Since the merger of the IAFP and the ICFP over 14 years ago, the FPA has faced trying times. Amidst a backdrop of aging advisor demographics, a growing tide of retirees, and a declining total headcount of financial advisors, the FPA has never managed to grow materially beyond its peak membership on the day it was born, and since the 2008 recession was suffered from a 17% decline in membership and a 36% decline in revenue.
Yet the reality is that notwithstanding the difficult environment, the number of CFP certificants has nearly doubled since 2000, and the FPA’s failure to grow actually marks a drastic decline from having over 50% of all CFP certificants as members to under 25% of them, leading in turn to a significant loss in its power and standing as an organization. The FPA’s "mysterious" inability to grow despite the tremendous growth of its target market seems to stem from a battle between the legacy of the IAFP and ICFP that still rages on, with the FPA moving close enough to the ICFP’s "CFP-centric" worldview to alienate non-CFPs, yet not close enough to be a beacon of advocacy and success for CFP professionals either. The end result: while 10 years ago the FPA still had enough strength and momentum to sue the SEC and win in pursuit of its advocacy goals for financial planning, now the FPA’s power has waned to the point that it defers to the CFP Board on key issues to certificants and when the CFP Board launches a career center to compete with the FPA’s own Job Board the FPA congratulations the CFP Board for the competitive victory!
Ultimately, the FPA’s inability to honor its own bylaws and its founding Memorandum of Intent, and the organization's struggle to focus effectively to champion and advocate on behalf of CFP certificants – or even control their own advocacy efforts and messaging amongst the leadership and the chapters – raises the fundamental question of why it’s even necessary to have a standalone membership association separate from the CFP Board that grants the marks. Would CFP certificants be better served by going from paying two organizations to only one, and simply having the CFP Board function as both the credentialing body for CFP professionals and their membership organization as well, as is done in many other countries around the world?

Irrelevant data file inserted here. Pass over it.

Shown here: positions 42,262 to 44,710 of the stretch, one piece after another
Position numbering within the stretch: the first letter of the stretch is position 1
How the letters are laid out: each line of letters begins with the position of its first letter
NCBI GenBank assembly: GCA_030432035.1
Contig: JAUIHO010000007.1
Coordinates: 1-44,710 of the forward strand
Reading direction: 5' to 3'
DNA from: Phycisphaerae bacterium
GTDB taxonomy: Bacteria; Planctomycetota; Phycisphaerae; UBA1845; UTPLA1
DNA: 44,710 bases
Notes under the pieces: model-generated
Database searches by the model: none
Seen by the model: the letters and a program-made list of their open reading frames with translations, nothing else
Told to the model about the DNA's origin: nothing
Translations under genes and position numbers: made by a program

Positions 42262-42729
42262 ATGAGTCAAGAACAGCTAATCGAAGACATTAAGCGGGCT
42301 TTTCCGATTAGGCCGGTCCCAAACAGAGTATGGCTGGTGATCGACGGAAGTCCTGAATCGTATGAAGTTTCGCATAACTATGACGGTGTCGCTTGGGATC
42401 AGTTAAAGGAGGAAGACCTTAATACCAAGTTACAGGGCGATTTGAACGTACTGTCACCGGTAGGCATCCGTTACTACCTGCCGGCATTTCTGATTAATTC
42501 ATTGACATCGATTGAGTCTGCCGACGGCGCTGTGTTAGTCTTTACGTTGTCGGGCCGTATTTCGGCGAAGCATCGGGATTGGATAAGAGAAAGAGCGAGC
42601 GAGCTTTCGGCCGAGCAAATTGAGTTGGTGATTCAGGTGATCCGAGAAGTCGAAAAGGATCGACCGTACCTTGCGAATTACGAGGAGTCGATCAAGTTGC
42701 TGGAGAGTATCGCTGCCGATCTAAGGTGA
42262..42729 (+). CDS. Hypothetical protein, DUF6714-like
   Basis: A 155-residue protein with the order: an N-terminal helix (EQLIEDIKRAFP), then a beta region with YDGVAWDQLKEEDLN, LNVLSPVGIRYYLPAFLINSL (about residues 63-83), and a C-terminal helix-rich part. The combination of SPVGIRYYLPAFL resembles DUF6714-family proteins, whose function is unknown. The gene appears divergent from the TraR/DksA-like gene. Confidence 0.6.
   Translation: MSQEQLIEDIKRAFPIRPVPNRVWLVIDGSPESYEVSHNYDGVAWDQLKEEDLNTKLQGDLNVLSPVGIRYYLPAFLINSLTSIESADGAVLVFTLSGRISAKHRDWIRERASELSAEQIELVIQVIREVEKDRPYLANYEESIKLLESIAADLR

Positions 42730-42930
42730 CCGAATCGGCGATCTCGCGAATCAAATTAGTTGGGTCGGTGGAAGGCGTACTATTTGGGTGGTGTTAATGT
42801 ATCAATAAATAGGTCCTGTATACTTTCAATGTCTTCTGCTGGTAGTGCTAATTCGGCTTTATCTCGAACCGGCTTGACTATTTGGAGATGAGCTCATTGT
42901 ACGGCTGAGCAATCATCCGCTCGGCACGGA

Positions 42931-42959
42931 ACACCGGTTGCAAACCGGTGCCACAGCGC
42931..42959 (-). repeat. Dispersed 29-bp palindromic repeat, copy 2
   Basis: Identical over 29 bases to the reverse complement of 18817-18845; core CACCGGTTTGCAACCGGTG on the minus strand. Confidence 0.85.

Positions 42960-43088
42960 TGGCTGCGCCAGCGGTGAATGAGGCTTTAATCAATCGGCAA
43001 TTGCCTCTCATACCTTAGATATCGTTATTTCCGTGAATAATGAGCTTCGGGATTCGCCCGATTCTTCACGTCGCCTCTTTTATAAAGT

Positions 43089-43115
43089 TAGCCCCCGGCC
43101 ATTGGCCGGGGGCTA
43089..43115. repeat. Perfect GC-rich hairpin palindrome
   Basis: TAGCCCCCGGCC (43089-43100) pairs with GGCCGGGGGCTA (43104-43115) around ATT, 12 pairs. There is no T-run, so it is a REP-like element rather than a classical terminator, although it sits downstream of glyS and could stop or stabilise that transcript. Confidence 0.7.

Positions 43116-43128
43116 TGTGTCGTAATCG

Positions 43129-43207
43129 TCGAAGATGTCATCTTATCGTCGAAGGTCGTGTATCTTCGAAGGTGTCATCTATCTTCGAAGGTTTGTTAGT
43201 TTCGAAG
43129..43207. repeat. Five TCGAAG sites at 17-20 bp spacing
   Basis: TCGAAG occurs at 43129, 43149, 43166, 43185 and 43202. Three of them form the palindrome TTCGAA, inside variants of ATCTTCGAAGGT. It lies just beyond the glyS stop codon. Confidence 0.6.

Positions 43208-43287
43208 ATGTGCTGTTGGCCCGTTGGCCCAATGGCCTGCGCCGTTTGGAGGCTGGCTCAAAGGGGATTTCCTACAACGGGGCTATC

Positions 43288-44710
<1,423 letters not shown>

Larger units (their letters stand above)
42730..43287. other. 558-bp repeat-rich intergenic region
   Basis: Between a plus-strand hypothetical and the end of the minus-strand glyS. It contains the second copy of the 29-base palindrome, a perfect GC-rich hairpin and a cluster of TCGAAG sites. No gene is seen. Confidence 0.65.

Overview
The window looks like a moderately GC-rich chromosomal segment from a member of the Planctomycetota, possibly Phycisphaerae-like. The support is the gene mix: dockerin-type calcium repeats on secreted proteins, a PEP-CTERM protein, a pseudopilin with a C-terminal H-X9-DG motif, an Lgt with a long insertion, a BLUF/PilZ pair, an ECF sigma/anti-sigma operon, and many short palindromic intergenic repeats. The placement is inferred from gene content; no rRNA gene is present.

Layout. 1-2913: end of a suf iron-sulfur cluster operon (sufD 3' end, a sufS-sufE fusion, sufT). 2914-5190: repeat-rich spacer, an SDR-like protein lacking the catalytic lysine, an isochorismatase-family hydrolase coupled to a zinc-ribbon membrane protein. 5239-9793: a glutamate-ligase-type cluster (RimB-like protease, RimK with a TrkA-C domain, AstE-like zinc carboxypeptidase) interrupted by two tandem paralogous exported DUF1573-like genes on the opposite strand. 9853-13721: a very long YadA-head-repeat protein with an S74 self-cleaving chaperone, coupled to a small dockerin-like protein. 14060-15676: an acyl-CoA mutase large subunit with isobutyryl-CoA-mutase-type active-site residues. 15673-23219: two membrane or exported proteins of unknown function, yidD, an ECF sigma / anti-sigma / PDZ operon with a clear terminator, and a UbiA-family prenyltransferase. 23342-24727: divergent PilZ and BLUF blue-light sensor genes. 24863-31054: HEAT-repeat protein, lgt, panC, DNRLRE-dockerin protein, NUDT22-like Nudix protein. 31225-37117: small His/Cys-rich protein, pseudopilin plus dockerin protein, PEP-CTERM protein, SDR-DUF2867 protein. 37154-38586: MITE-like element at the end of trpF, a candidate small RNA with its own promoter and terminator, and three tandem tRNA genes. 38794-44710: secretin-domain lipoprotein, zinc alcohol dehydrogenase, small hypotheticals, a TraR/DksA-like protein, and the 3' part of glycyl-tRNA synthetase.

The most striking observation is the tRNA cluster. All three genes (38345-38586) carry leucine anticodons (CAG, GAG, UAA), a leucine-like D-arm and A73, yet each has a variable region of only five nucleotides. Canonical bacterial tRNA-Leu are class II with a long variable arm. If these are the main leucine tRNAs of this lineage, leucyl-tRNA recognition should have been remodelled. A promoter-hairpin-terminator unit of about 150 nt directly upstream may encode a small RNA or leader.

Of course, longstanding CFP certificants have witnessed the CFP Board engage in many of its own blunders over the years, and an outside membership association for CFP certificants can be an effective (and even crucial) form of checks-and-balances against the CFP Board. Yet the FPA has increasingly failed to execute this key role, and the FPA’s ongoing loss in power has been the CFP Board’s gain. As the FPA becomes weaker, is the CFP Board becoming increasingly aggressive in trying to chip away at the FPA’s sources of members and revenue and professional impact, potentially accelerating the FPA’s demise? Will the FPA be able to step up and grow its “market share” of CFP certificants to regain its former power before it’s too late, or has the FPA already lost too much focus and momentum, and made itself too irrelevant for too many CFP certificants?